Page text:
Cooperatives are notably working to implement SDGs focusing on poverty reduction (SDG1), hunger eradication (SDG2), gender equality (SDG5), decent work and economic growth (SDG8) and climate action (SDG13).  For instance, the International Co-operative Alliance has set up a website dedicated to sharing good practices on 2030 Agenda implementation. In a panel on VNR participation, lessons learned were shared from Indonesia, Mongolia and Cambodia. In Mongolia, the Prime Minister created a multi-stakeholder SDG Committee in order to foster SDG work and dialogue around the country’s VNR process. This served to activate other SDG structures and coalitions amongst CSOs and some have requested it continued to exist.

Systemic barriers

Despite the progress made, speakers mentioned that none of the social sustainable development goals would be collectively achieved by 2030 and that there could even be regression in relation to some of the goals.

A number of systemic barriers were identified and shared among the participants, such as: the availability and reliability of data; lack of political will; weak capacity and technical know-how; inadequate mechanisms, structures to recognise financial opportunities and access available financial resources.

Wardarina, Programme Officer, Asia Pacific Forum on Women, Law and Development, also pointed to inequalities, the climate crisis and the challenge of migration that would make the implementation of some of the SDGs in Asia difficult. Among the most marginalised are women and indigenous people, for example women in Bangladesh  “earn during their entire lives less money than a CEO of a company in just four days.” The current economic model excludes many people and increases inequalities.

Recommendations targeting development actors to foster an enabling local environment to overcome the challenges of SDGs implementation included: institutional capacity building for CSOs and LAs; encouraging and supporting national governments in dialoguing with CSOs and local actors, planning and budgeting to include CSOs in national goals; encouraging decentralised and local participation; and developing projects that are need rather than donor-driven.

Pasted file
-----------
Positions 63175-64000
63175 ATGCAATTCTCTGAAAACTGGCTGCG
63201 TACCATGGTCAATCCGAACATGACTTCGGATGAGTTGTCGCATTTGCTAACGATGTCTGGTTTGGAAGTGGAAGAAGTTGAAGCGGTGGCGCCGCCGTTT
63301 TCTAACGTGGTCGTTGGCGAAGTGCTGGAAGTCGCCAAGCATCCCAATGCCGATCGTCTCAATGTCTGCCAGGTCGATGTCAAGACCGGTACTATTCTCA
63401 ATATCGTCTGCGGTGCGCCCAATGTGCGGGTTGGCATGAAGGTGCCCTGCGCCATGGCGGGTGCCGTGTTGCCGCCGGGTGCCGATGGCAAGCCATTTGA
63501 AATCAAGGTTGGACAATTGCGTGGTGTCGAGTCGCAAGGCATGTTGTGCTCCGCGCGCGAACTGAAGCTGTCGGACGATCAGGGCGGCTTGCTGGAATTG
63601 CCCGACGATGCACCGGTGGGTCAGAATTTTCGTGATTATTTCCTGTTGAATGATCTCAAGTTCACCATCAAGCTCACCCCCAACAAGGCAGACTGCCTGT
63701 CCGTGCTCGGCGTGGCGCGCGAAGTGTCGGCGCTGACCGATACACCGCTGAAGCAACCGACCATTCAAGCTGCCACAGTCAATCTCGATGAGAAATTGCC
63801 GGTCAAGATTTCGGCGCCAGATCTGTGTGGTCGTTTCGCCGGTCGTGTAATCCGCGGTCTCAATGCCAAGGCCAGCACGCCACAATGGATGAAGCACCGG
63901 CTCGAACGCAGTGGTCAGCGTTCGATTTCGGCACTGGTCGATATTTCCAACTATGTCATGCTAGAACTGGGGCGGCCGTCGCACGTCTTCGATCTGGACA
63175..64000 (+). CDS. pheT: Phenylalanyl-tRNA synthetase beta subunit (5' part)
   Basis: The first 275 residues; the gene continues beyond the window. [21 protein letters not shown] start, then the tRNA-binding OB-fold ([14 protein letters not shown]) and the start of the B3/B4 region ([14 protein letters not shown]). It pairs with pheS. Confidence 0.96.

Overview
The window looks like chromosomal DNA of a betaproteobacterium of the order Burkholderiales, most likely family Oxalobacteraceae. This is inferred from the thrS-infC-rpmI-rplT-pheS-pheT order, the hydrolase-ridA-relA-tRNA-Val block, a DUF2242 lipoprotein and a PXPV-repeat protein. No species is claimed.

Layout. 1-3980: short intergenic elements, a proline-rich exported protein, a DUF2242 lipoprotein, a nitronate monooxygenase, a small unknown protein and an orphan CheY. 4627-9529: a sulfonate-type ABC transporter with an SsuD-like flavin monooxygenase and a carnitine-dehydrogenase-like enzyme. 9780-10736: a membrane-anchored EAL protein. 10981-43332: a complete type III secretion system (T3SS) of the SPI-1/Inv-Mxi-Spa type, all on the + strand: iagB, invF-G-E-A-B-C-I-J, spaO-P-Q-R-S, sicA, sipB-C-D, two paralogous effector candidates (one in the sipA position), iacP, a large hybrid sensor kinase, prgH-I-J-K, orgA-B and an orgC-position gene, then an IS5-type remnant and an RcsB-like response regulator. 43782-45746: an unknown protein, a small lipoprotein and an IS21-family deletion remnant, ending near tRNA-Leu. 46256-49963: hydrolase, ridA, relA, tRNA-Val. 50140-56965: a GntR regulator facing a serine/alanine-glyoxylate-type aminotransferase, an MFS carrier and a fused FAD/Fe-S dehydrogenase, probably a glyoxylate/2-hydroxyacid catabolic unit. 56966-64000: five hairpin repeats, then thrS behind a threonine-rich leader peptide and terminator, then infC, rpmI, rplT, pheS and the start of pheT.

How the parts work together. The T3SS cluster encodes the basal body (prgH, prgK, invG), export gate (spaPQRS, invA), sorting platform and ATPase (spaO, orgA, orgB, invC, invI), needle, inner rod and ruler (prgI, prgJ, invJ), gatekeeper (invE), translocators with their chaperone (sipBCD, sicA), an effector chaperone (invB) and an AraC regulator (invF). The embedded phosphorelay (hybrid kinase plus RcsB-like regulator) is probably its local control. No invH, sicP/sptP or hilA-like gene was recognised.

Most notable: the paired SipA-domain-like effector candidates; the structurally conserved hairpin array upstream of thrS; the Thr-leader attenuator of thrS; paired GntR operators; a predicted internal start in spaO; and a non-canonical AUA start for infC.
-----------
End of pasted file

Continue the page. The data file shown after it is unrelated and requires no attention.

Civil society shrinking space  

An important element that is to be taken into consideration to understand this situation is the CSOs and LAs shrinking space in Asia. According to the CSO Sustainability Index for Asia, only nine countries offer an enabling environment for CSOs to work towards the SDGs. The situation is even severely worsening regarding freedom of expression and association as there have been cases of threat, imprisonment, murder and financial coercion to silence CSOs.

The PFD is an important platform for CSOs where we can speak freely about the issues and concerns with respect to development policies,” stressed Aaron Ceradoy, Coordinator for Migrants and Diaspora Constituency, CSP Partnership for Development Effectiveness in this respect.

Policy Coherence

One of the strongest messages to the European Union representatives was to tackle the challenge of policy coherence by addressing the current contradictions between economic, trade and investment policies with the 2030 Agenda and human rights policies.

In a final Communiqué, the participants declared: “We welcome and acknowledge the value of the Regional PFD Meeting in bringing us together to constructively engage with one another. (…) The PFD looks forward to see Asia as an equal partner to the EU in the successful implementation of the SDGs by 2030. CSOs and LAs will continue to collaborate among each other and with the EU in cooperation with regional bodies and in pursuit of genuine SDG implementation in the region towards development justice.”

Additional information:

  • Event page of the Asia Regional Meeting including the final communiqué and the PFD in brief.


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DISCLAIMER: This information is provided in the interests of knowledge sharing and capacity development and should not be interpreted as the official view of the European Commission, or any other organisation.